Updated December 31, 2021 - 7:32 pm
A class-action lawsuit demands refunds for all passengers who used Uber Pool in Nevada in the past six years, alleging that the carpool service should not have been allowed in the state.
The lawsuit, filed Tuesday in Clark County District Court, alleges that Uber never obtained permission or a business license in Nevada for the service that allows passengers to share discounted rides with other users.
Attorney Craig Drummond, who filed the lawsuit, said Nevada law allows for ride-sharing companies to operate in the state but does not permit them to run carpooling services.
“They’ve never been authorized to do this,” Drummond said.
Uber first tried operating in Nevada in 2014 but had to halt services after only a month after losing a court case. The next year, the Nevada Legislature passed a bill authorizing ride-hailing companies in the state.
According to Nevada law, the regulations passed in 2015 do not apply to a “digital network or software application” that allows people “who are interested in sharing expenses for transportation to a destination, commonly known as carpooling, to connect with each other.”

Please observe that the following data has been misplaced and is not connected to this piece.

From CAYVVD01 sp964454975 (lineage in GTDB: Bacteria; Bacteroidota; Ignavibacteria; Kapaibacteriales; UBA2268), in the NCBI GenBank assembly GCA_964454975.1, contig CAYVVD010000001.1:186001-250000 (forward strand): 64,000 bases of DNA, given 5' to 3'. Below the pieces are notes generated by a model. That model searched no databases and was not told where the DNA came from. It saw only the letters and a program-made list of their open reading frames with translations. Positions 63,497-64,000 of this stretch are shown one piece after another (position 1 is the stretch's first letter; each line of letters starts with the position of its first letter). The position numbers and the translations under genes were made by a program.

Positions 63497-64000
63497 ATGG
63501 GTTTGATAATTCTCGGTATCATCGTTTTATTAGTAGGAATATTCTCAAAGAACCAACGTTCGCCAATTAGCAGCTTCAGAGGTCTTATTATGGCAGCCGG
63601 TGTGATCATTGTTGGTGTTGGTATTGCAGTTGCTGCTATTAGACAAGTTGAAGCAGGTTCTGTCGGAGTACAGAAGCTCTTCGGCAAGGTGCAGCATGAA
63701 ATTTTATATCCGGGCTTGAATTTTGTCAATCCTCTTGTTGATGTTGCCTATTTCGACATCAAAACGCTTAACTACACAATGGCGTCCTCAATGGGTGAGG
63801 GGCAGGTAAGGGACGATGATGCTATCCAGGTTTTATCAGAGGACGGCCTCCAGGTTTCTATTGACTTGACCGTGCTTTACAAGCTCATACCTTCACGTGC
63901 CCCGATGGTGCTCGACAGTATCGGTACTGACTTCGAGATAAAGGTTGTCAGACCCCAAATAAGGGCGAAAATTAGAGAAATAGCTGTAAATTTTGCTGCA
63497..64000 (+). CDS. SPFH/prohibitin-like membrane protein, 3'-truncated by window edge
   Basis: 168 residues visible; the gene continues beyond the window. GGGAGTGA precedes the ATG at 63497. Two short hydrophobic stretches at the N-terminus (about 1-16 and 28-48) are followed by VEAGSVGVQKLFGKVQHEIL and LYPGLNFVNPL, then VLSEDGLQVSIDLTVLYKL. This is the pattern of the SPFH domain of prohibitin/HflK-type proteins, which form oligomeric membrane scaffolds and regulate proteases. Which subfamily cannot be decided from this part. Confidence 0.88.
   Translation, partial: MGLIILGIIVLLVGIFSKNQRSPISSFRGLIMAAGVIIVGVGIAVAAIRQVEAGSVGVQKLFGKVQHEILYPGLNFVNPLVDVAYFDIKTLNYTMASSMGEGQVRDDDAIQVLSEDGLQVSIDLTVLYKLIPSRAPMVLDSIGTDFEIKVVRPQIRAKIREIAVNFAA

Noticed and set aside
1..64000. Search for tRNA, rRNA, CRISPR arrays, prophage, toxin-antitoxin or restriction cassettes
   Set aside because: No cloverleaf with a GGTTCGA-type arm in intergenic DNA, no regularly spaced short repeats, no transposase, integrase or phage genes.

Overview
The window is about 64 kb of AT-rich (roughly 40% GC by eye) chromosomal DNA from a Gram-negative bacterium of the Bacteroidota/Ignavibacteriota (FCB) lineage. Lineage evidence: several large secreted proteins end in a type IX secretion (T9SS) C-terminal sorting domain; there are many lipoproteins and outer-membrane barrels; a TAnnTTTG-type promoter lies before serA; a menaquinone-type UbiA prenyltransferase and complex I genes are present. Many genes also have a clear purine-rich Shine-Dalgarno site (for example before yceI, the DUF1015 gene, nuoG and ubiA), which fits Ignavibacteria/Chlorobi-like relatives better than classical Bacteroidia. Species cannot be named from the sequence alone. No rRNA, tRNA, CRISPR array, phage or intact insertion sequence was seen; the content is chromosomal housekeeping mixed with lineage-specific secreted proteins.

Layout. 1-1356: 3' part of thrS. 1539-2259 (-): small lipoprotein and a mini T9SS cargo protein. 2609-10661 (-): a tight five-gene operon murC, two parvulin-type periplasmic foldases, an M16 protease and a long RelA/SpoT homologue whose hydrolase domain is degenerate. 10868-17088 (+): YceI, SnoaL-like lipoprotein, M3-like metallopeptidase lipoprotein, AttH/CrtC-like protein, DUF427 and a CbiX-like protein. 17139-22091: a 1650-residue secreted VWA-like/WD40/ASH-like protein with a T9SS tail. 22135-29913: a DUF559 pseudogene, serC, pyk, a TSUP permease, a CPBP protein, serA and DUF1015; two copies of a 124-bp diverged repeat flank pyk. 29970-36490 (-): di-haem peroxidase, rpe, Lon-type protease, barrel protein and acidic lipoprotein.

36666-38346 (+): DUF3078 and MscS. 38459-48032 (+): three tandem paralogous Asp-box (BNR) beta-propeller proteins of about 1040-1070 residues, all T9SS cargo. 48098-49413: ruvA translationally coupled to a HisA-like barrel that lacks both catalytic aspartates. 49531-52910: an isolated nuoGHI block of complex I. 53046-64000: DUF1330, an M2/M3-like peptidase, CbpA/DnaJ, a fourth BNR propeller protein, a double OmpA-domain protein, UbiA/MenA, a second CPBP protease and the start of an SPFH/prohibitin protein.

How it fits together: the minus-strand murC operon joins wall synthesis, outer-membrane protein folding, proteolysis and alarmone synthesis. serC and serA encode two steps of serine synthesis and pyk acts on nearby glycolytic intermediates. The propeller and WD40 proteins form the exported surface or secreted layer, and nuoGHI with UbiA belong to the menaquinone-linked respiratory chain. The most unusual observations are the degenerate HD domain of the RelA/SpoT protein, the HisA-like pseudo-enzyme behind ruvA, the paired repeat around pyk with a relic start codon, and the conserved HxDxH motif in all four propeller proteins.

“Uber, at some point after that happened, decided to implement Uber Pool without anyone’s permission,” Drummond said.
The company should be able to refund anyone who has used Uber Pool in Nevada, the suit alleges, because user information “is kept and stored in Uber’s electronic database.”
Uber did not respond to request for comment sent Thursday.
To operate Uber Pool in Nevada, the law would have to be changed or the company would need to seek permission from the Nevada Transportation Authority, Drummond said.
According to a copy of a Dec. 14 letter from the agency obtained by the Review-Journal, the Nevada Transportation Authority was “not aware of any approvals ever being granted” to Uber for the carpooling service.
Drummond said he requested the letter from the agency in a 2020 lawsuit filed against Uber by Steven Terry, who is also a plaintiff in Tuesday’s class action lawsuit.
In May 2018, Terry was in an Uber Pool when he and the driver were kidnapped by two other passengers — Aveyon Nevitt and Raitasha Williams-Gardner, according to the lawsuit. Nevitt struck Terry in the head with a firearm, forced the Uber driver onto a highway towards Arizona and shot at passing semi-trucks while near the Hoover Dam, the lawsuit said.
Nevitt pleaded guilty to kidnapping, aggravated assault and theft of means of transportation. A judge in Kingman, Arizona, sentenced him in April 2019 to 20 years in prison, while Williams-Gardner was sentenced to seven years and six months, according to The Associated Press.
Drummond said Terry’s kidnapping was an example of the safety concerns inherent in Uber Pool. If the car pooling service was properly licensed, Drummond said, then the Legislature or the Nevada Transportation Authority could impose safety precautions.
“It’s a safety concern when you put random people together in vehicles,” Drummond said.